Bell Curve The Law Talking Guy Raised by Republicans U.S. West
Well, he's kind of had it in for me ever since I accidentally ran over his dog. Actually, replace "accidentally" with "repeatedly," and replace "dog" with "son."

Thursday, September 16, 2004

Likely Voters and Polls

Hi Everyone,

The poll numbers are all over the place these days. Some polls show Bush ahead by 8 points or so. Most other polls show Bush and Kerry tied or at least within the margin of error. There are even some polls in the last week that show Kerry ahead among "registered voters."

This has lead to a kind of "my poll can beat up your poll" argument among prognosticators both amateur and professional. This leads to a series of questions:

1) Are all polls equal? Answer: No.

Some polls are much more carefully done than others. A friend of mine at the University of Miami (Fla) has told me some hair raising tales about what passes for a usable poll for the Miami Herald. He told me he's seen their raw data and its a joke. They just make up the margin error some times. They hire professors from local community colleges to do the polls even though these folks may not have the training, experience or staff to conduct an unbiased poll. My advice would be to very suspicious of any poll done by a newspaper without a national reputation. NYT, WSJ, Washington Post and maybe the LA Times are probably OK but don't read to much into a poll by the Indianapolis Star for example.

Also, some polls are "push polls." In this age of image dominated TV journalism, polls can BE the story. That means that both parties have incentive to show their guy ahead as much as they can. Polling groups with ties to one party or the other will give polls that intentionally push a particular result: For example they'll ask a bunch of questions about corporate corruption, Haliburton, Enron etc and then ask if you have a favorable opinion of Dick Cheney. Or they'll ask a lot of questions about protecting Americans from terrorism and defending "the Homeland" and then ask you if you intend to vote for Bush. Strategic Vision is the most commonly reported poll that has a clear tie to the Republican Party. Their results have differed from independent polls by as much as 10 percentage points - always in Bush's favor.

Finally, there are polls that fiddle with the sample. Polls are presented as "random samples" but they aren't really random. What they are is "normalized" which is a lot different. Polls actually have quotas for Republicans, Democrats, Independents, women, men etc. The recent Time poll that showed Bush ahead by 12 points had 10% more Republicans in their sample than there are registered Republicans nation wide. A number of pollsters criticized this poll for biasing the results.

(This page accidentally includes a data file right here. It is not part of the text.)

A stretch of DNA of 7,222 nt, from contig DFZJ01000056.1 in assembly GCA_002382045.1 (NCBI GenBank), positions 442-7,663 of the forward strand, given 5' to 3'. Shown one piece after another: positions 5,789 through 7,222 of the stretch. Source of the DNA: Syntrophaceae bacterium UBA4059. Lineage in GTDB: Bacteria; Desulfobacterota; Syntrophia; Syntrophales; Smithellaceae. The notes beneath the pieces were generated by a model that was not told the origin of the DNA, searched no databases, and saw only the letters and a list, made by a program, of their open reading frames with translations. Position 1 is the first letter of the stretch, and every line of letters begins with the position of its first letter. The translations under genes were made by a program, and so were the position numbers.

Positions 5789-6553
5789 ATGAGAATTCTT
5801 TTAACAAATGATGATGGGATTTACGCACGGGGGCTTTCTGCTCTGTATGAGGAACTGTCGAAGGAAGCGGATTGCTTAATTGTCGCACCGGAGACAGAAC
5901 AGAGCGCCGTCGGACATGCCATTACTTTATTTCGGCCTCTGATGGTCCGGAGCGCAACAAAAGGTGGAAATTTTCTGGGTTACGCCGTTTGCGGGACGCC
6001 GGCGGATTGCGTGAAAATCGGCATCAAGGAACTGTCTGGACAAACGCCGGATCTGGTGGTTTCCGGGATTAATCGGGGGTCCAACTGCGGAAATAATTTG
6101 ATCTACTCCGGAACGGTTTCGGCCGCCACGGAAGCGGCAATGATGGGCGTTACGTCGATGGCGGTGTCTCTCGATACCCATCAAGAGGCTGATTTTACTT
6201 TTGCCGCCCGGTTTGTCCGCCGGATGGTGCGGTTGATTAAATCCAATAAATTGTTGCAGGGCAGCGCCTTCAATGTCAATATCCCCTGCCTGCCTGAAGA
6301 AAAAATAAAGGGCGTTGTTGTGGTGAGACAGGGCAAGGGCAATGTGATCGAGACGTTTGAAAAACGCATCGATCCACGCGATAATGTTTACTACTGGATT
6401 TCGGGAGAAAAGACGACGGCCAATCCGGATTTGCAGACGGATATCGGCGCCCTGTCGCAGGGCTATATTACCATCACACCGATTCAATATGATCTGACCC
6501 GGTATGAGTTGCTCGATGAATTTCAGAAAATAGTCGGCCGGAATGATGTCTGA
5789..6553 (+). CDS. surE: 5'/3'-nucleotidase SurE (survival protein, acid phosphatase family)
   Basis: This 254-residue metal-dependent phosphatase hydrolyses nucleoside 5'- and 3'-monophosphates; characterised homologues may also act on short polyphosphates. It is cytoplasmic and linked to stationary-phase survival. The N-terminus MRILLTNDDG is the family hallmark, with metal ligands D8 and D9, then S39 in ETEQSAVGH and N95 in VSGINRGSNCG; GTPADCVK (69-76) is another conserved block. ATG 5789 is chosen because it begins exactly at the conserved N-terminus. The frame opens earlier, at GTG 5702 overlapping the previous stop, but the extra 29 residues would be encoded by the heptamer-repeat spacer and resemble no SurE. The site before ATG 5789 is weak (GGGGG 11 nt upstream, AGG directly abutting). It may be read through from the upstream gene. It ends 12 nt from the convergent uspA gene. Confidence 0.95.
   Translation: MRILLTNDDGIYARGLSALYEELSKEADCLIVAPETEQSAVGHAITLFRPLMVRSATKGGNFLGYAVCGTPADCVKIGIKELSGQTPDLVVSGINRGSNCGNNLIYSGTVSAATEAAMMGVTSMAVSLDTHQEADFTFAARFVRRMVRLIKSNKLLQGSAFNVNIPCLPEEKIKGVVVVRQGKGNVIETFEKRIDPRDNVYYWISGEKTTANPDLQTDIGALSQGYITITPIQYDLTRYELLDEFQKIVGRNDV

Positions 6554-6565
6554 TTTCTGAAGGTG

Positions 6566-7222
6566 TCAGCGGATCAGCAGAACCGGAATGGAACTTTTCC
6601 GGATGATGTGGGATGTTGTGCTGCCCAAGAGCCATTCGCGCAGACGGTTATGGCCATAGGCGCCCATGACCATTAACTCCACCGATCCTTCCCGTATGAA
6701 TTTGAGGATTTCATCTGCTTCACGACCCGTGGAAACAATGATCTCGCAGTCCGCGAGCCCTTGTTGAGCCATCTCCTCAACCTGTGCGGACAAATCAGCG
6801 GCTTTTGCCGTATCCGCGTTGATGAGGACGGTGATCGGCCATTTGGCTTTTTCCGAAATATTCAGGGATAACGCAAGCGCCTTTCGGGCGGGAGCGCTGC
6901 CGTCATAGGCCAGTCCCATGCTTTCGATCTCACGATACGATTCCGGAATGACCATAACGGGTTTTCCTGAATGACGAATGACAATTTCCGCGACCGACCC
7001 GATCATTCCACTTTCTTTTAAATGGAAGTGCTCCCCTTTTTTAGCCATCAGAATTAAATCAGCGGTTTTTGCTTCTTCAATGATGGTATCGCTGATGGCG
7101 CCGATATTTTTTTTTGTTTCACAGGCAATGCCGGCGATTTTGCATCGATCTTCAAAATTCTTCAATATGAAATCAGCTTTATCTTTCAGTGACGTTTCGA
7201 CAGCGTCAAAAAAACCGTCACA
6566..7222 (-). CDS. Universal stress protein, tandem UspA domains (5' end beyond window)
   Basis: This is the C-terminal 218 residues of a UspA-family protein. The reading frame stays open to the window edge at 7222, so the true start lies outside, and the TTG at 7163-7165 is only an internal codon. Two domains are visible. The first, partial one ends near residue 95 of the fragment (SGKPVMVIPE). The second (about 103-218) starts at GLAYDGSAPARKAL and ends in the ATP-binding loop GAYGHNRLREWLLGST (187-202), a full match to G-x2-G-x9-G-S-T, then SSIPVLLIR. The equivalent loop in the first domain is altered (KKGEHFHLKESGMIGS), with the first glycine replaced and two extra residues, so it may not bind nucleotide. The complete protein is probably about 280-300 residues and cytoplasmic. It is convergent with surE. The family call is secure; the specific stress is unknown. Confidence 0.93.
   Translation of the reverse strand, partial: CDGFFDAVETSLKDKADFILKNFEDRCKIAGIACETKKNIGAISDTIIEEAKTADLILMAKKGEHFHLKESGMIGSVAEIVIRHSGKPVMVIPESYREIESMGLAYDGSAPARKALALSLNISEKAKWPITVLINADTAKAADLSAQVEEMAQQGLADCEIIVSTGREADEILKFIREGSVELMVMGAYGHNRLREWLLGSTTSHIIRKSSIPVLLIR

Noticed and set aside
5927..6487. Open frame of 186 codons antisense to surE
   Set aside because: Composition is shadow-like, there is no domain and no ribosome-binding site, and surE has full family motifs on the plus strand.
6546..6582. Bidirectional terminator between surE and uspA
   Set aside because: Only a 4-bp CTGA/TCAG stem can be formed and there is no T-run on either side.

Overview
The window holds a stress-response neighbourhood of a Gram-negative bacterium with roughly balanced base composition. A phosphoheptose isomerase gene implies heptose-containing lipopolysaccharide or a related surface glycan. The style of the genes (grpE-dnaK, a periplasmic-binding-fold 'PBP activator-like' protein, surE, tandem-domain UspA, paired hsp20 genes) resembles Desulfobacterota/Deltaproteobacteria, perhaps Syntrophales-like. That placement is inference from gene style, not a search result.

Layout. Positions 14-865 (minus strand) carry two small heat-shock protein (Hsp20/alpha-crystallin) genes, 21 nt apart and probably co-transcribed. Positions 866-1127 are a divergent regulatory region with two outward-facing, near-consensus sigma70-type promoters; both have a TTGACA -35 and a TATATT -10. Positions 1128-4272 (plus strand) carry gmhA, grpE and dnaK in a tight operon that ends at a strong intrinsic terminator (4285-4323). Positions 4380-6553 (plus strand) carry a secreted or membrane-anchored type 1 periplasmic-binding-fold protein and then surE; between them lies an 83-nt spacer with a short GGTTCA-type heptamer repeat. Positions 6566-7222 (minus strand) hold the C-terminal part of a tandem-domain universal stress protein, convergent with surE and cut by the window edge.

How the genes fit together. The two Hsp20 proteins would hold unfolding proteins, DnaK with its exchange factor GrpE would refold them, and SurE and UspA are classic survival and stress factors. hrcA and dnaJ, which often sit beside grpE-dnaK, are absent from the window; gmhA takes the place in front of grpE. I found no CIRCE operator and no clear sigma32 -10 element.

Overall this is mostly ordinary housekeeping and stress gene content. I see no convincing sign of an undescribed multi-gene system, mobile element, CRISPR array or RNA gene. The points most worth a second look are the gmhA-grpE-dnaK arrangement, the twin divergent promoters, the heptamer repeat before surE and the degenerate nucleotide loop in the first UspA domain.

2) What is a "Likely Voter?" Answer: Depends on the poll.

Usually, pollsters give screening questions about past voting history to determine if a respondent is a likely voter or just a registered voter. But there is little confidence that the screening really identifies people that are going to vote in the next election. Usually Republican candidates do better among likely voters than among registered voters. Here are some demographic characteristics that political scientists have identified with higher voter turnout (note: not a prediction of individual behavior as in the pollsters' "likely voter" terminology):
The higher the age group the higher the turnout.
Turnout is higher among men than women.
Turnout is higher among Whites than non-Whites.
Turnout is higher among higher income brackets.
So what does this mean? Well, it generally means that when turnout is low, the share of the votes cast by older, White, rich men goes up (guess which party they vote for). When turnout is high, the share of the votes cast by this group goes down. Most of the polls for this election say that turnout is going to be unusually high in 2004. Latino, Black, overseas and youth turnout are all expected to be MUCH higher than in the past. This could be interesting because these are all groups that will be more likely to vote for Kerry but will be unlikely to be included in "likely voter" polls. Indeed, overseas voters aren't counted at all. Remember how I said some polls of "registered voters" show Kerry slightly ahead? This could explain that result.